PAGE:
One of my favorite plays as it first introduced me to the flawed jurisprudence system.
A jury of your peers if they are all white guys, angry, biased, and of varying intellects and incomes. Great. Guilty!
And now comes the most amazing research ever that came out of Harvard ever! Angry women are not welcome to lean in/out or around. Shocking, I know!
Then they will redo the study with afro-centric names. Next up Rachel Dolezaal will arrive with Caitlyn Jenner to see what the 'Harvard" Jurors will respond to.
And that is why I have found the patronizing arrogant ramblings of a wealthy Ivy League protege of Larry Sanders utterly absurd. It is a form of gender bating and blaming. Next up slut shaming!
Women are not permitted to be angry. I.get.it.I.really.do.
I like to point out that the voice/gender of anger in Inside Out was Lewis Black, a perpetual angry comic. And Amy Schumer plays a drunk slut but she's funny isn't she?
Why Angry Men Are More Influential Than Angry Women
By Belinda Luscombe
Oct. 27, 2015
Righteous anger is one of Hollywood’s favorite devices for delineating an inspirational figure. Atticus Finch has it in To Kill A Mockingbird, Peter Finch’s newscaster has it in Network, Mr. Davis has it in 12 Angry Men and Liam Neeson has it in just about everything.
Angry women, not so inspirational.
It has never been clear whether it’s women’s anger that is the problem or the way women display anger. Tears, heightened voices, jabbing fingers: are women just doing anger wrong?
Now a new study suggests that female anger is simply less persuasive—to both men and women—no matter how it is expressed.
For the study, 210 undergraduates were on a computer-simulated jury with five other jurors. They were shown arguments, testimony and photographic evidence in a case in which a man is accused of murdering his wife, and asked to make a decision.
They then interacted, through typed responses on a screen, with the other jurors as they talked about the case. Four of the jurors agreed with them and one didn’t. For some of the participants, that juror was furious, as communicated by a liberal use of the caps lock and exclamation keys.
None of the responses were from real people, however. They were pre-set into the computer program that the candidates were using. The angry juror’s name was either Alicia or Jason but her/his answers were always the same. At various stages throughout the process, the study participants were asked how confident they felt about their decision.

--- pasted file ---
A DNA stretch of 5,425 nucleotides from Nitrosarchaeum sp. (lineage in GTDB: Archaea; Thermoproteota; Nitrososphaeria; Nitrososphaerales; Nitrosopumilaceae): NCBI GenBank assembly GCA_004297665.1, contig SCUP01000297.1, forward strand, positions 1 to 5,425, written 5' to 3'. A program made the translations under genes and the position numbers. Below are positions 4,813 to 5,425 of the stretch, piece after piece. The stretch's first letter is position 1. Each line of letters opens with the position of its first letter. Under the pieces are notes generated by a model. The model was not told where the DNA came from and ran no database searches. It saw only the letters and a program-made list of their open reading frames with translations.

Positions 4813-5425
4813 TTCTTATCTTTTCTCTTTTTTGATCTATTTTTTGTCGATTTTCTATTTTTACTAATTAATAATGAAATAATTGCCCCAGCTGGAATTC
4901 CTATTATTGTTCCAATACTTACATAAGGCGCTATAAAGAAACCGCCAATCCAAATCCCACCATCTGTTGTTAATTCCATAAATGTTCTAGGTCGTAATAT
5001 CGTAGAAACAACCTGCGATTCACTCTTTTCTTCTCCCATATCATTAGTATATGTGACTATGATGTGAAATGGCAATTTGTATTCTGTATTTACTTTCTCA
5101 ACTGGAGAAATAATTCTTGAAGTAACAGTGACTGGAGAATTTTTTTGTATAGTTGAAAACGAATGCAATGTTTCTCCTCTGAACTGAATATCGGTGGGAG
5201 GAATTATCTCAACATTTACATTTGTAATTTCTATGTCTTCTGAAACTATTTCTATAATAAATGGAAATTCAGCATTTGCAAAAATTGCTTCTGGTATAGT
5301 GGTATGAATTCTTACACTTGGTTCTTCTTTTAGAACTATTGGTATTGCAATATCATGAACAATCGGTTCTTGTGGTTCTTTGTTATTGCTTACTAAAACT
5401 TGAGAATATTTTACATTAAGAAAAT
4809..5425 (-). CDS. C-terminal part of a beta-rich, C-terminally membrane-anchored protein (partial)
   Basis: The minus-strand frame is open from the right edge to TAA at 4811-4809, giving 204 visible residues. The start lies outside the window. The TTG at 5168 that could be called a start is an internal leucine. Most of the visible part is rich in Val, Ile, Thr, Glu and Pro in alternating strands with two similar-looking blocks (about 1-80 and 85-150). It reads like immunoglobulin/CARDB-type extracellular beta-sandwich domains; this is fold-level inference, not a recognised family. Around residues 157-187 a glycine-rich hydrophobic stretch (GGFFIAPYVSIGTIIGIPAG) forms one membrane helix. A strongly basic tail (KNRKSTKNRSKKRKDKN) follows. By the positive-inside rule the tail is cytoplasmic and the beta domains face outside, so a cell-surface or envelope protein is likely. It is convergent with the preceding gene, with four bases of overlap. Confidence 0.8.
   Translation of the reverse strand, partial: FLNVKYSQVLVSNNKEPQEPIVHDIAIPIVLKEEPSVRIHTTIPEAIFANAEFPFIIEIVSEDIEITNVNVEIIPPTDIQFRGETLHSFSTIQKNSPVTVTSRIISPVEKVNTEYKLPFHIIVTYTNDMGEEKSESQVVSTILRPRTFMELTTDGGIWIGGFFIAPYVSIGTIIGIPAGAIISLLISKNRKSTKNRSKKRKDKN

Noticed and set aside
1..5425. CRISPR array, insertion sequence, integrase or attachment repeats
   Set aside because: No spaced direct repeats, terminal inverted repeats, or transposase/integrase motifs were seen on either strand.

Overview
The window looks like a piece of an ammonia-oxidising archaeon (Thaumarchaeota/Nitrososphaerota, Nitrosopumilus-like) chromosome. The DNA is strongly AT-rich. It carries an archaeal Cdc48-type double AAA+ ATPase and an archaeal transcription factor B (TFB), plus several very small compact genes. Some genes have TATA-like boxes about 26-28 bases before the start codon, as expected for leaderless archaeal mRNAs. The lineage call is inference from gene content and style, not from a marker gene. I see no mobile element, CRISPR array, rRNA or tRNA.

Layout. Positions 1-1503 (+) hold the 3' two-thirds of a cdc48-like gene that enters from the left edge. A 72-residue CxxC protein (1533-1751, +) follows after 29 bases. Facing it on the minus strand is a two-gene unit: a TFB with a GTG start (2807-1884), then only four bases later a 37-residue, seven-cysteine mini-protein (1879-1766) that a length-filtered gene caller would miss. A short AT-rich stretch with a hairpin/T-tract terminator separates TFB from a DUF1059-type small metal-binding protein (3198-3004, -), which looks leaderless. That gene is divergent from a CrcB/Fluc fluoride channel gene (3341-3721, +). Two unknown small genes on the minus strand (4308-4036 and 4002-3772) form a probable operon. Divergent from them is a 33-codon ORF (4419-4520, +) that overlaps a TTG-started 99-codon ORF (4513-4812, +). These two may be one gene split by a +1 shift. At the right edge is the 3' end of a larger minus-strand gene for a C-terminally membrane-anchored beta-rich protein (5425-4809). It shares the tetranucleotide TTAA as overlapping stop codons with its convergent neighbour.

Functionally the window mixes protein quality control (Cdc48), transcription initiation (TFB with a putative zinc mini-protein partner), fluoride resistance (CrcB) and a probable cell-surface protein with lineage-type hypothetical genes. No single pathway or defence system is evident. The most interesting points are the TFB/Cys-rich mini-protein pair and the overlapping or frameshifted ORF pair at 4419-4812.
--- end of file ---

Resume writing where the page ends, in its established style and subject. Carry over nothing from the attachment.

The results were depressing.
“After Jason started expressing anger, people’s confidence in their opinion dropped,” says the study’s lead author Jessica Salerno, assistant professor of Psychology at Arizona State University, “but when Alicia expressed anger they grew more confident.”
Jason’s passion led to 19% less confidence among participants in their opinion, on average. Alicia’s anger led to 13% more confidence in their opinion, on average.
In total about 7% of participants changed their minds during the course of the experiment.
When the juror was not angry, that 7% was split between people who had been interacting with Jason or Alicia. But angry Jason got 18% of people to switch their verdict. Angry Alicia changed exactly zero people’s minds.
The female anger in this experiment was expressed in exactly the same way as the male anger: words on a screen, with phrases like “This is just really frustrating…” and precisely the same number of capitalized letters. So Salerno believes it’s simply the gender that was the problem.
Depressingly, again, both men and women reacted the same way to Alicia and Jason, echoing previous studies that showed both male and female Harvard Business School students would want to work for the aggressive CEO in a business case study when they thought he was a guy, but wouldn’t want to when they thought she was a woman. (Turns out she was a woman, Silicon Valley executive Heidi Roizen.)
Why do people react so differently to male and female anger, even in 2015?
Salerno thinks it’s because we believe anger comes from a different source for both genders. “I believe that people are drawing different conclusions about where the anger is coming from,” she says. “Male anger is situational. People think they must really have a reason to be so passionate. It’s situational conviction.”
Female anger, however, is assumed to be coming from within. “Female anger tends to be attributed to something internal,” says Salerno. “People think: ‘That’s just such an emotional person, she’s not thinking clearly.’ ”
Salerno is a little worried the results of her study are going to stop women from expressing their anger. That would be the wrong response. The right response, she says, would be to acknowledge that these implicit biases exist.
“I’m hoping this calls people’s attention to to these biases,” she says. “I’m hoping well-intentioned people will catch themselves when they do this.”
Also, Hollywood, some kickass female attorney roles wouldn’t hurt. Legally Blonde can only get us so far.
Salerno has another angry juror study underway, she’s already analyzing the data. It’s too early to talk about it but the some of the jurors names were Logan and Emily and others were Lakeisha and Jamal.